This is the fourth in a series of posts on challenges to zoning bylaws and ordinances. Before reaching the merits of zoning challenges, one more jurisdictional issue should be considered: standing-also referred to in the case law as "harm", "injury" or "aggrievement". "'The question of standing is one of critical significance. "From an early day it has been an established principle in this Commonwealth that only persons who have themselves suffered, or who are in danger of suffering, legal harm can compel the courts to assume the difficult and delicate duty of passing upon the validity of the acts of a coordinate branch of government.'"' Ginther v. Commissioner of Ins., 427 Mass. 319, 322 (1988), quoting Tax Equity Alliance v. Commissioner of Revenue, 423 Mass. 708, 715 (1996), ultimately quoting Doe v. The Governor, 381 Mass. 702, 705 (1980).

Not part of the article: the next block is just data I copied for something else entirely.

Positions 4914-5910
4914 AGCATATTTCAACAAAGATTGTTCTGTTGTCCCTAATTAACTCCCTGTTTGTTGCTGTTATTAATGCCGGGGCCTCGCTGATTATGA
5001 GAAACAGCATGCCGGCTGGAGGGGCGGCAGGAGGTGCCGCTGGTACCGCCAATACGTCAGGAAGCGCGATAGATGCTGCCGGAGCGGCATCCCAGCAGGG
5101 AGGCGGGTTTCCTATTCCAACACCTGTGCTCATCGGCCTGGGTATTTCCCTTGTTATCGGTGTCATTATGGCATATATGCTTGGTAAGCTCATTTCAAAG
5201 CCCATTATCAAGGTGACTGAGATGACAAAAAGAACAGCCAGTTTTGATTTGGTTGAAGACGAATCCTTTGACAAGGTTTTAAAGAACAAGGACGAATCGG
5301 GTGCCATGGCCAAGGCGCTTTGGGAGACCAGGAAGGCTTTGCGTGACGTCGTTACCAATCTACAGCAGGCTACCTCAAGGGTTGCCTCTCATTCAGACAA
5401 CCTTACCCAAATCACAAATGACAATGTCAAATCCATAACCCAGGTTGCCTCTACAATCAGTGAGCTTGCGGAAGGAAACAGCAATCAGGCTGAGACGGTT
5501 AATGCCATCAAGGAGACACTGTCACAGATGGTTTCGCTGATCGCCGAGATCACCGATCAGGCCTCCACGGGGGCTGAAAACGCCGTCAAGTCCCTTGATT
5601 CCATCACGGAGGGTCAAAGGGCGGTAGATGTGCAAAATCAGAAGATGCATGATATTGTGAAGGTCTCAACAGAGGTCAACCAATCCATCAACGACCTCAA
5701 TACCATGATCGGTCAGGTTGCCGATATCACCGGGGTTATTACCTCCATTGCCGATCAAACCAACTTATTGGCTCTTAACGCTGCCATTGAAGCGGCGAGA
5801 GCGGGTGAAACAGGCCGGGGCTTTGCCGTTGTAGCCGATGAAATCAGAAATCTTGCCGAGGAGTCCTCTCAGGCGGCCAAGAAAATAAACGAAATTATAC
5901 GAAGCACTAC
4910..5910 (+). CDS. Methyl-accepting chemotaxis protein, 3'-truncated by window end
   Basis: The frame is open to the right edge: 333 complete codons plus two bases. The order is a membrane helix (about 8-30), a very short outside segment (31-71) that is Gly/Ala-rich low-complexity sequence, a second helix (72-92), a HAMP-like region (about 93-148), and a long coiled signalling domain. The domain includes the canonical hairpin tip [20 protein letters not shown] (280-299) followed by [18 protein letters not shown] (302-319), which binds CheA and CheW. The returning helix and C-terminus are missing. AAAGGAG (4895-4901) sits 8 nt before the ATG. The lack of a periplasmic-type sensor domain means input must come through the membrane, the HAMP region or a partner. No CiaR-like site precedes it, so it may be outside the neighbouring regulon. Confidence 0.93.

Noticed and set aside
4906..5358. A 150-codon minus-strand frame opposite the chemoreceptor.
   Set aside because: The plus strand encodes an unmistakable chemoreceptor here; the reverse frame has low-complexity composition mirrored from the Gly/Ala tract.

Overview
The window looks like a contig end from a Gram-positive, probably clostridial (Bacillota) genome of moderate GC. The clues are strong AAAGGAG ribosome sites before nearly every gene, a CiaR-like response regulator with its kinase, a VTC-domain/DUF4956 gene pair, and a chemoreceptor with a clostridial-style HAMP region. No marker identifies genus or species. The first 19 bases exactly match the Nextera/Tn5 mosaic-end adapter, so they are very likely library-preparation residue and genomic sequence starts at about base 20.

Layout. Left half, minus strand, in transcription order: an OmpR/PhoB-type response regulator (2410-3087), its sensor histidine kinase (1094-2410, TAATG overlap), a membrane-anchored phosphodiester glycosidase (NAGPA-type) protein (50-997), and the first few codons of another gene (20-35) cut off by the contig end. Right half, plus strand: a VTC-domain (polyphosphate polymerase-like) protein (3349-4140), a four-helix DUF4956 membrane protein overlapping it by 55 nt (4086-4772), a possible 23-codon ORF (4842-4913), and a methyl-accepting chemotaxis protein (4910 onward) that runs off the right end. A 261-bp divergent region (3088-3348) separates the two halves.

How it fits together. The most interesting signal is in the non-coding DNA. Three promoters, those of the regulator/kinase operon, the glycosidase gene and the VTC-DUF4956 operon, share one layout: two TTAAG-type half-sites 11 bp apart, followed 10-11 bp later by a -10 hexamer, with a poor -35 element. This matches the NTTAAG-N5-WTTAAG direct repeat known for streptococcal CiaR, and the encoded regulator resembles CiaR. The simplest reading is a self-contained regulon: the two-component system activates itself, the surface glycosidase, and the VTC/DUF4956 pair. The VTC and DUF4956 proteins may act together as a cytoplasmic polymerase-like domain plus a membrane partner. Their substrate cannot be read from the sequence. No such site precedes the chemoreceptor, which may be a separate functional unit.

One of the biggest considerations regarding your property is where it begins and ends. In some cases, you and your neighbor or some other third party could end up in a dispute regarding exactly where those lines lie. Boundary disputes can quickly become complicated and could require court intervention to resolve.